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Forensic Accounting

In: Business and Management

Submitted By jarul856
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Forensic accounting is the specialty practice area of accountancy that describes engagements that result from actual or anticipated disputes or litigation. "Forensic" means "suitable for use in a court of law", and it is to that standard and potential outcome that forensic accountants generally have to work. Forensic accountants, also referred to as forensic auditors or investigative auditors, often have to give expert evidence at the eventual trial.
There are several organizations worldwide that provide continuing education and certification for forensic accountants. There has been a growing need for this specialized field with recent company scandals that have occurred.
Forensic accountants utilize an understanding of business information and financial reporting systems, accounting and auditing standards and procedures, evidence gathering and investigative techniques, and litigation processes and procedures to perform their work. The main goal of their engagements is to provide the answers to the how, where, what, why, and who committed the alleged allegations. They will use the same basic procedures for obtaining evidence of the crimes that they investigate. They will examine records and interview suspects to determine the answers to these questions. Forensic accountants are also increasingly playing more proactive risk reduction roles by designing and performing extended procedures as part of the statutory audit, acting as advisers to audit committees, fraud deterrence engagements, and assisting in investment analyst research.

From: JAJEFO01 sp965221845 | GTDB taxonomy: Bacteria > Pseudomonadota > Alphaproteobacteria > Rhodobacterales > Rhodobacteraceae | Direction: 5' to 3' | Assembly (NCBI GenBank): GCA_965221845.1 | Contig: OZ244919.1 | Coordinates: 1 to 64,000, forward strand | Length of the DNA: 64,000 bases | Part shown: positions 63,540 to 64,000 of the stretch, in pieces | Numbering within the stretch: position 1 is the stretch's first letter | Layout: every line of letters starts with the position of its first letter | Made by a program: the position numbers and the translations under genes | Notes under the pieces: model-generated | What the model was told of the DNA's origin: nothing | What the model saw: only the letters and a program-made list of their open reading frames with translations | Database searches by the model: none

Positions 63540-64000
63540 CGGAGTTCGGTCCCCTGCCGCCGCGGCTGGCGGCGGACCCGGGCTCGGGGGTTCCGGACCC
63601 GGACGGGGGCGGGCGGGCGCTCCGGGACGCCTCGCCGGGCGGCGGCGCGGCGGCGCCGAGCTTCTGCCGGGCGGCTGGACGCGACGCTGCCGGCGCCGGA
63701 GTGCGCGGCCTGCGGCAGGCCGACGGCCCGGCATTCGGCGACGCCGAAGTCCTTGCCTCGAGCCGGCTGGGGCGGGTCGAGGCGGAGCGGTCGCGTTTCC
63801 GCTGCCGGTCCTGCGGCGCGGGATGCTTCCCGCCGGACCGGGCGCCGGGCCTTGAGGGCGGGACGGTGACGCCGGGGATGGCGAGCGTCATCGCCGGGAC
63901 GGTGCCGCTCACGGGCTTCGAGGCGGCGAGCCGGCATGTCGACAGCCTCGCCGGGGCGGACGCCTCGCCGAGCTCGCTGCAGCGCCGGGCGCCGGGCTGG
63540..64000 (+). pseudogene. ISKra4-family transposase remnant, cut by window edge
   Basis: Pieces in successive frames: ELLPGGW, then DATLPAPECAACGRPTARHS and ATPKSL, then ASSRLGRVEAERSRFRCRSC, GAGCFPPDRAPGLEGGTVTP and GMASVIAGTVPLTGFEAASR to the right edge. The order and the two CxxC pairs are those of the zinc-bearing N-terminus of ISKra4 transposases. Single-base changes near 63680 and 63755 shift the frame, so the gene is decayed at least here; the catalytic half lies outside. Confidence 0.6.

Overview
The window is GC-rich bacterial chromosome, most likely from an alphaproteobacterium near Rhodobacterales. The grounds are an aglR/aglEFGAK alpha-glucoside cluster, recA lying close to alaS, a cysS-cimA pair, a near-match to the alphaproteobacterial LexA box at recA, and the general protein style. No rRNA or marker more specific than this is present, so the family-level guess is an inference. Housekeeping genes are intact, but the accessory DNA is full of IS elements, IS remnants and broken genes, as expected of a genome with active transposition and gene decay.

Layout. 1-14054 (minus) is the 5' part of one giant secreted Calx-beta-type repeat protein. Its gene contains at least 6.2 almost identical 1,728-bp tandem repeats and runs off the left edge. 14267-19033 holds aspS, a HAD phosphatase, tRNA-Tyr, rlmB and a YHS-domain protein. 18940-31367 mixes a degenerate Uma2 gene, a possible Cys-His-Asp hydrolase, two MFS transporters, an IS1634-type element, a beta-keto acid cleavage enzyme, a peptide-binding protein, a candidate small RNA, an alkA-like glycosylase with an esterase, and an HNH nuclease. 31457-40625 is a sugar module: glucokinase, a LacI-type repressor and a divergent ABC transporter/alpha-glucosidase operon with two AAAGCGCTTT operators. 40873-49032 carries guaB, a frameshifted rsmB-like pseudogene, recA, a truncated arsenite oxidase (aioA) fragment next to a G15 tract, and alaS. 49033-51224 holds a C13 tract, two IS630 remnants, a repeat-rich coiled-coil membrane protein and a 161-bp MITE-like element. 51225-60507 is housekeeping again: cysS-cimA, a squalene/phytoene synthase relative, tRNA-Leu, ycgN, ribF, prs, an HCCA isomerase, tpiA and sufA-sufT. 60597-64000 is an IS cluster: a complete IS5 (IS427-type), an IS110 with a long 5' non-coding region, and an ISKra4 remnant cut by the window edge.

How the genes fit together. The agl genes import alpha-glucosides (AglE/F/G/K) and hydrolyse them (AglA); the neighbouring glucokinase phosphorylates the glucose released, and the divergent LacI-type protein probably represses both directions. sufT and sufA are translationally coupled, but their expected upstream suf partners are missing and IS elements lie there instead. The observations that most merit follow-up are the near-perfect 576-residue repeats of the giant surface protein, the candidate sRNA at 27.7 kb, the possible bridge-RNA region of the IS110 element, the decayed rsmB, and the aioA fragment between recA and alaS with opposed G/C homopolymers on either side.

Most companies will not publicize that they have used the services of a forensic accountant because they do not want the public to know that something had happened, but sometimes it is out of their hands when it does become public knowledge. We have provided some examples of cases were forensic work been used to uncover the...

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